Posts Tagged: UC Davis
Today was a Monarch Kind of Day...in Vacaville. When Art Shapiro, UC Davis distinguished professor of evolution and ecology, searched for butterfly species today at one of...
Two monarchs arrived today at a pollinator garden in Vacaville to sip nectar from a patch of Mexican sunflowers (Tithonia). (Photo by Kathy Keatley Garvey)
Both monarchs settle down to do some serious nectaring on the Tithonia. (Photo by Kathy Keatley Garvey)
Time to go! Both monarchs get ready for take-off. (Photo by Kathy Keatley Garvey)
A monarch sips nectar from a sky-high Tithonia in a Vacaville pollinator garden. (Photo by Kathy Keatley Garvey)
If you like or grow citrus, you ought to be worried about the worldwide threat of the deadly citrus greening disease (Huanglongbing or HLB) caused by infected Asian...
UC Davis chemical ecologist Walter Leal (center) examines a lure in Mogi Mirin, São Paulo on Brazil’s Independence Day (Sept. 7) with Haroldo Volpe (far right) and Renato de Freitas, both of Fundecitrus.
What are the odds? Here you are, standing in the garden section of a home improvement store, and you select a tropical milkweed to purchase. You place it on the ground and...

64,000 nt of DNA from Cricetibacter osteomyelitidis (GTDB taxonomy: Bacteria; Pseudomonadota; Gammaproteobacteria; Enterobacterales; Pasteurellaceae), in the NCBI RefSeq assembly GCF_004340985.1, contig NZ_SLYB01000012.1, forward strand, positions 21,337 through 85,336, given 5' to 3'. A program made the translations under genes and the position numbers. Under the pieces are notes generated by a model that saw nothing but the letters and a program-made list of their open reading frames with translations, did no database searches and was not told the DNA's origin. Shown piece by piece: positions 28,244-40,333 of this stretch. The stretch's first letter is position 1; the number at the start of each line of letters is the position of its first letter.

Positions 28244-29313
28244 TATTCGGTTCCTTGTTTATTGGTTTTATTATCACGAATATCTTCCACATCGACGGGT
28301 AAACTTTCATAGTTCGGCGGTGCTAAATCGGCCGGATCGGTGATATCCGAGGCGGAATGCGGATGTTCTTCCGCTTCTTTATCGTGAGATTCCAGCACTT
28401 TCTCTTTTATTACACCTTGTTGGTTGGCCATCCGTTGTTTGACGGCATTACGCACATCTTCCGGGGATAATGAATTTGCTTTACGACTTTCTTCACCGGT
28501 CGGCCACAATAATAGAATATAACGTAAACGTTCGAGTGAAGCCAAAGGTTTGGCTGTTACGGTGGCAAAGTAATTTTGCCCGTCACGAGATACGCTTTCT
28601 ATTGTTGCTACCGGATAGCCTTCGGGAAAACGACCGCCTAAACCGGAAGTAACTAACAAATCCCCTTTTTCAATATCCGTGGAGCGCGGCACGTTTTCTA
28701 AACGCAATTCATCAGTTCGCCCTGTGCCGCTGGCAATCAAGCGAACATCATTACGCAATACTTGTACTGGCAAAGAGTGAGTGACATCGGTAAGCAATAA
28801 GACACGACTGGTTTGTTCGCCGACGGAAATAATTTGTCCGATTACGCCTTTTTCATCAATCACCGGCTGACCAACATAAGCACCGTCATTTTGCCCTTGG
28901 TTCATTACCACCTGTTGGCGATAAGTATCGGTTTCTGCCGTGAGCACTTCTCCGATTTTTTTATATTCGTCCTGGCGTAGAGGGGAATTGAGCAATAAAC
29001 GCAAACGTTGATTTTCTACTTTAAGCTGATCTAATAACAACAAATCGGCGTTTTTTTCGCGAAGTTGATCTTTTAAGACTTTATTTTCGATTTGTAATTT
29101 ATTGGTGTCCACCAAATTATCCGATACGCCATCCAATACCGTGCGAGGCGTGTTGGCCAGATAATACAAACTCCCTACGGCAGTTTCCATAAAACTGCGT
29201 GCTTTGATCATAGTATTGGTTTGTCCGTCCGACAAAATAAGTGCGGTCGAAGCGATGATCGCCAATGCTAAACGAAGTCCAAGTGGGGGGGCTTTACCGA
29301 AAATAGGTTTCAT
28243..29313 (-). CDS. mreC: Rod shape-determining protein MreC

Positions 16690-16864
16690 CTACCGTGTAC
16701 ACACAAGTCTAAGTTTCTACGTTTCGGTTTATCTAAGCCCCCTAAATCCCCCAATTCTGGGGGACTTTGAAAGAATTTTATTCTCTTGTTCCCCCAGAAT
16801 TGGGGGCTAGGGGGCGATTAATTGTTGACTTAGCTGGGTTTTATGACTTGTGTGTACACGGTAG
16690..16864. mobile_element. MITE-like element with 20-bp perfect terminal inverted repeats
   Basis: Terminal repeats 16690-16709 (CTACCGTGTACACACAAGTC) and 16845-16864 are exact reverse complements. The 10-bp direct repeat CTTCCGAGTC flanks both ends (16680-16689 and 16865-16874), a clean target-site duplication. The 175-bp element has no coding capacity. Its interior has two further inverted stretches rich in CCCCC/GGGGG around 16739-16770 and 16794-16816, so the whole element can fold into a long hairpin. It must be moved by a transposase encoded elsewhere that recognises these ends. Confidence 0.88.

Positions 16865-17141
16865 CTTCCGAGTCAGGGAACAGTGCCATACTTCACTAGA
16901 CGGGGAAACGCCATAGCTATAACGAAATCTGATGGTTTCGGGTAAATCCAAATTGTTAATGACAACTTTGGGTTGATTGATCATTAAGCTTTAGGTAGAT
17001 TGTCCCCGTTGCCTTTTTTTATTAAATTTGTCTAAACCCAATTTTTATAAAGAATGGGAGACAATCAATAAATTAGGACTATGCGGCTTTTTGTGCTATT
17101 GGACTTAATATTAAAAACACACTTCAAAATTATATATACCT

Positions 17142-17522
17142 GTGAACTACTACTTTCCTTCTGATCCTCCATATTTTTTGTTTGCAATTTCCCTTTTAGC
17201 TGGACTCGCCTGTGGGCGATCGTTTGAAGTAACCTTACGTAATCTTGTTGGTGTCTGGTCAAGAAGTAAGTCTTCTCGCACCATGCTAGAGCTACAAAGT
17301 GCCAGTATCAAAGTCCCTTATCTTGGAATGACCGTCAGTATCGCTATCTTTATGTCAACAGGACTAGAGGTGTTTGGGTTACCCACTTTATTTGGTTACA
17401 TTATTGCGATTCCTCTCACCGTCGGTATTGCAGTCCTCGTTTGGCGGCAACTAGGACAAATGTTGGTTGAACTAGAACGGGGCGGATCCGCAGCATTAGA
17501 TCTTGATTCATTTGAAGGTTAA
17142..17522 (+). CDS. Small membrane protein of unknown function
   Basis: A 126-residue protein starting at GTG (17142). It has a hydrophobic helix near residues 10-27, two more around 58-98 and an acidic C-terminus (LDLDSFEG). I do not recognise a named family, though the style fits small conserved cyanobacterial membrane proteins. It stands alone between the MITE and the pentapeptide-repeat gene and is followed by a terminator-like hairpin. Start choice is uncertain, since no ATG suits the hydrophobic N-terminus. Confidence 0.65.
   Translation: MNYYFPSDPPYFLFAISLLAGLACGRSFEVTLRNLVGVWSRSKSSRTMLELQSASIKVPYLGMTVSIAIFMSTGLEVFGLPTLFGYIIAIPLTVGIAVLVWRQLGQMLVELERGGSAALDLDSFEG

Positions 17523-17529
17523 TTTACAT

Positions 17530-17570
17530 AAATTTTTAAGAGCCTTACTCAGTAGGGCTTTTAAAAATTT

A female monarch fluttering around in the garden section of a home improvement store in Vacaville. She laid a number of eggs. (Photo by Kathy Keatley Garvey)
When we last left Ms. Mantis, a female Stagmomantis limbata residing in our verbena patch, she was munching on a honey bee. A successful ambush stalker, she was. But not...
A female praying mantis, Stagmomantis limbata (as identified by praying mantis expert Lohit Garikipati of UC Davis) eyes a mourning cloak butterfly nectaring on verbena. (Photo by Kathy Keatley Garvey)
Ready, set...The praying mantis, Stagmomantis limbata, really wants this mourning cloak butterfly. (Photo by Kathy Keatley Garvey)
"Whoa, where did it go? It was in my sights and now it's gone." The praying mantis loses her prey. (Photo by Kathy Keatley Garvey)
Safe and sound. The duskywing butterfly, genus Erynnis, nectars on a blossom away from the praying mantis. (Photo by Kathy Keatley Garvey)
It's well known that female mosquitoes possess a highly developed sense of smell. They manage to find us, don't they? Even when we're doing our best to try to avoid...
Aedes aegypti, the yellow fever mosquito (CDC Photo)
Culex quinquefasciatus, the southern house mosquito. (Photo by Kathy Keatley Garvey)